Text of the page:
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I read books on pedagogy because I want new teaching ideas, because I’m looking for new perspectives on teaching, and because I’m interested in emerging research in education and related fields as cognition and neurology. Frequently, books on teaching invigorate and inspire me. Sometimes they depress me. They almost always make me thoughtful and humble in the face of the enormous task and responsibility that we teachers have to educate our students.

In Sentipensante (Sensing/Thinking) Pedagogy: Educating for Wholeness, Social Justice, and Liberation (2009), Laura I. Rendón challenges and attempts to rework the foundation of our ideas about education. She looks at her own education and the way she teaches, asking questions about why teachers do what they do and what kinds of knowledge and experience we value. Rendón goes on to propose alternatives that she believes lead to more wholeness in our students, more satisfaction for teachers, and better results for society. She writes explicitly that the alternative pedagogy she espouses is not for everyone, yet I argue that even if you are not comfortable with every aspect of her ideas, the questions she raises and the answers she proposes are valuable for every teacher.

Rendón lists seven “agreements” on which traditional education is based:

  • the agreement to privilege intellectual/rational knowing
  • the agreement of separation
  • the agreement of competition
  • the agreement of perfection
  • the agreement of monoculturalism
  • the agreement to privilege outer work
  • the agreement to avoid self-examination

Interrogating and exploring each of these agreements, Rendón deconstructs them. Clearly, these ideas are not the only foundation for education; Rendón argues that they frequently cause more harm than good. She discusses alternatives to these agreements: community, collaboration, spirituality, intuition, humanness, multiculturalism, and inner exploration are some of the words she proposes as part of the discussion.

Rendón also talks about the community/individual dichotomy, criticizing traditional education for privileging individual work, over community. I may be overstepping a little—but I think very little—when I say that she sees this emphasis as being responsible for many of society’s ills and as contributing to the achievement gap for many groups of students, students whose culture of origin teaches them to value community more than the individual. Cultures are, of course, not so simple; they are not focused only on individuals; nor are they solely focused on community, but are rather on some continuum in between. Cultures are also dynamic, changing their focus in response to social, political, and historical forces. Rendón is aware of this complexity and includes its as an aspect of her alternative pedagogy.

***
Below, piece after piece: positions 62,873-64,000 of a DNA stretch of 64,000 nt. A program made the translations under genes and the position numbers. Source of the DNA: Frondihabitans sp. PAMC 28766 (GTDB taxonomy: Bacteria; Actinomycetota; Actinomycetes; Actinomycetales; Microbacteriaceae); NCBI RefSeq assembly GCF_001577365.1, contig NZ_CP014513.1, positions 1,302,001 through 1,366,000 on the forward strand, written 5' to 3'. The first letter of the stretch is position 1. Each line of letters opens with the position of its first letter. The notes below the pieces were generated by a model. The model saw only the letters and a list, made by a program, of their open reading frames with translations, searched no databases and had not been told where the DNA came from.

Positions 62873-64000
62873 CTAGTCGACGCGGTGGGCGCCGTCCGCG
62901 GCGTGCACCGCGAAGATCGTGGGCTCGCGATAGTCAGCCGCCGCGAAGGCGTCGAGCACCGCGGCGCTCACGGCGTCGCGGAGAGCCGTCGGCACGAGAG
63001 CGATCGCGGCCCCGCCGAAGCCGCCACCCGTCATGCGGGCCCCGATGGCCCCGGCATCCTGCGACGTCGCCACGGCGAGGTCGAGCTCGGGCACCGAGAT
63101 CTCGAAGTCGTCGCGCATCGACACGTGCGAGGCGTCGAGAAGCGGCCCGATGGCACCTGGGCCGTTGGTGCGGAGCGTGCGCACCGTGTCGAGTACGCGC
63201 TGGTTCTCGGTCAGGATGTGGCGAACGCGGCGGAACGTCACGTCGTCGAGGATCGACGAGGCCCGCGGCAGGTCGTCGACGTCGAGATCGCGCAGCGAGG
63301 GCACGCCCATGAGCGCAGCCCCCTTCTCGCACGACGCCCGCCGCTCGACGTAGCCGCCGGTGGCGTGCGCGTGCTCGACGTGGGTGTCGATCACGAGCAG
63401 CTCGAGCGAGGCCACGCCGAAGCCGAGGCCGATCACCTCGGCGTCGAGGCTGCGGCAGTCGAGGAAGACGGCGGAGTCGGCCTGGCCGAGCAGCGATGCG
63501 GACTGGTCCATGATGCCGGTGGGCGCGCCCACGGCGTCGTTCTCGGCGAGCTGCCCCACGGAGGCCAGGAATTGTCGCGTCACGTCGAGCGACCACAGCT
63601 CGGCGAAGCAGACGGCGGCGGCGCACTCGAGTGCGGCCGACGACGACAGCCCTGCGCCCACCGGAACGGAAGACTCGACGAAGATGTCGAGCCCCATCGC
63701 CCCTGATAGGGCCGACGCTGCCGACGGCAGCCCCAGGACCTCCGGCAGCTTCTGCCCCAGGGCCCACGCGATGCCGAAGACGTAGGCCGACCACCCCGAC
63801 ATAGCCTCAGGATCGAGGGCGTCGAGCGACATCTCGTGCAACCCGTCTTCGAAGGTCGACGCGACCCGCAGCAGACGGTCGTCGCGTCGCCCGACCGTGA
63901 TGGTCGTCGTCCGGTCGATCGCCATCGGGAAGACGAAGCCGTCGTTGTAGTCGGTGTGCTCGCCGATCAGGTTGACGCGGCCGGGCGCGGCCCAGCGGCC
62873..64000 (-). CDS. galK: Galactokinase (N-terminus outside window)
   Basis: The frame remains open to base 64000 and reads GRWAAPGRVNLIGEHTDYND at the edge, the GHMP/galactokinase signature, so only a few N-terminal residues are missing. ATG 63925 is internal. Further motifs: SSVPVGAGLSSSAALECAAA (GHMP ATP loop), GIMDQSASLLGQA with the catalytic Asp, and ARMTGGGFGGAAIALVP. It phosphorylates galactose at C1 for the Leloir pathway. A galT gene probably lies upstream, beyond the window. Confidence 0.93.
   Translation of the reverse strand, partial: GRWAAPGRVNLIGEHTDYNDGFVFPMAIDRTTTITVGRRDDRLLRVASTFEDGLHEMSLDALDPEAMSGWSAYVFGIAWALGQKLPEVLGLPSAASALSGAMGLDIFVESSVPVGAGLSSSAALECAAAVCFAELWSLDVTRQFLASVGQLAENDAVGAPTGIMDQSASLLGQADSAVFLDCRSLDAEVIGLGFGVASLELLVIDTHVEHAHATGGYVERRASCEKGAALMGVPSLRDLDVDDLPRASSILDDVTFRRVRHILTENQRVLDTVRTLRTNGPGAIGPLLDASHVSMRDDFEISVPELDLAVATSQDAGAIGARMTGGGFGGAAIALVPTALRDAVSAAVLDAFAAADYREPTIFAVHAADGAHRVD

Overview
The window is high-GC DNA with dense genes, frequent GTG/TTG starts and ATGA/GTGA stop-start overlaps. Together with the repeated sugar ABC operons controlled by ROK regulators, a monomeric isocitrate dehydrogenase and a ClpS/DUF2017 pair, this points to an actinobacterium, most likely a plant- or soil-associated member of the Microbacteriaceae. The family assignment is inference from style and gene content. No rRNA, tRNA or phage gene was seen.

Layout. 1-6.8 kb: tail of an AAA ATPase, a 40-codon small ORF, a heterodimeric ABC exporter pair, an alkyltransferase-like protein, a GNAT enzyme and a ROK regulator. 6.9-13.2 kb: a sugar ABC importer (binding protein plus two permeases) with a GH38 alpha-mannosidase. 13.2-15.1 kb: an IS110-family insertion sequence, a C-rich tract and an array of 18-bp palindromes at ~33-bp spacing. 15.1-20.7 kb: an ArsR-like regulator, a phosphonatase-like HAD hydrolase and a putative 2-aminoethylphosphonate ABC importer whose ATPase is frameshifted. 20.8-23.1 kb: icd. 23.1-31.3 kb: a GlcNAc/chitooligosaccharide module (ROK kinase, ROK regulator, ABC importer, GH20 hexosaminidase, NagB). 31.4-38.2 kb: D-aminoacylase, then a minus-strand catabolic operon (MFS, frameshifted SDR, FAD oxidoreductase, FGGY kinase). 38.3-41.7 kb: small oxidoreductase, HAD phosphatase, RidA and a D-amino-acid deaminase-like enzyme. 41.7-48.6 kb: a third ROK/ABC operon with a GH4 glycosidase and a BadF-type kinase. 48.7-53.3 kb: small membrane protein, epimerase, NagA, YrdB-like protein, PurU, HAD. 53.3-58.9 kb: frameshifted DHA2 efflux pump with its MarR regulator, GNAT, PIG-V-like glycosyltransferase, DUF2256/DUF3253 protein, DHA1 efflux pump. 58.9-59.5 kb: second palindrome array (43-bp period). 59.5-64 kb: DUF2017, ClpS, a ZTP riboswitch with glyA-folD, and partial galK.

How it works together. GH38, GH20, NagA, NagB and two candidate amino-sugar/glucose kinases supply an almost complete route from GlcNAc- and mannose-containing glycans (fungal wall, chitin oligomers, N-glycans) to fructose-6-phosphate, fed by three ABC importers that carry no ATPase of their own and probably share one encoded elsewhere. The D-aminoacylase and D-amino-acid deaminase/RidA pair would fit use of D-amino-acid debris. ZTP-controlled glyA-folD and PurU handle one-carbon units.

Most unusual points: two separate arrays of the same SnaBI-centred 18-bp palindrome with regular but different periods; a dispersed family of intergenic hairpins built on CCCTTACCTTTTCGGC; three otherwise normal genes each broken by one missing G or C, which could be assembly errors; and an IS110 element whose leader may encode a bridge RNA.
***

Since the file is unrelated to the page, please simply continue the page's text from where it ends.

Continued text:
The fundamental dichotomy in the book is, as the title suggests, that of thinking versus feeling. Rendón tries to deconstruct that dichotomy, arguing that the distinction between them is less clear than many think. Recent research supports the idea that intuition, feelings, and other “non-rational” factors are an integral part of our cognitive processes. The integrative approach, breaking down the distinction between body and mind, is an important part of understanding how our students actually learn. Thus, Rendón’s pedagogy tries to sythesize and include all parts of our students’ humanity, as well as our own.

Rendón asks some important questions about the way we teach:

  • What is the epistemological foundation and what the ontological assumptions underlying our pedagogies?
  • What are the goals of our pedagogies?
  • What are the strengths and limitations of our pedagogical models?
  • Who is engaged by our pedagogies and what are the forms of engagement?
  • What is the positionality of the instructor?
  • What is the focus of the curriculum?
  • What is the foundation of the classroom context?
  • How are our pedagogies transformative and liberatory in nature?
  • What are the spiritual elements of our pedagogies?
  • What is our philosophy of assessment?

As I read these questions, I wonder how many of us, as teachers, ever ask ourselves such questions about our work. How many of us have a philosophy of teaching and education? Maybe it is many or most. But I know I benefited from thinking about these questions, whether I agree with Rendón’s answers or not.

Toward the book’s end Rendón raises another important question: “How do we work with those who resist and trivialize our work? Perhaps one answer is to let go of outcome.” I think there is wisdom in this. Working with our colleagues, who may not share our views about education, we are challenged to respect differences even as we fight for what we know is right. Sometimes it is necessary to acknowledge that someone you respect and admire does not view the work of educating students in the same light that you do. Changing people is rarely an effective strategy. It can be wiser to let such differences coexist. I believe this respectful acknowledgement is part of what Rendón is writing about in this section.

At the same time, “letting go of outcome” can be use as a reason not to invest too much in the effort for change. If letting go of outcome means we let go of responsibility, then this approach will not yield results. The status quo protects the status quo and will not change without organized, determined efforts for change.

Sentipensante challenges me to rethink my teaching, my relationships with my students, my scholarship, and my institution. It is about breathing room and taking a moment to recognize my students’ and my own humanity. Courage and perseverance are necessary to change one’s practice—let alone one’s institution—to include such space. Rendón’s book may start you on such a path.


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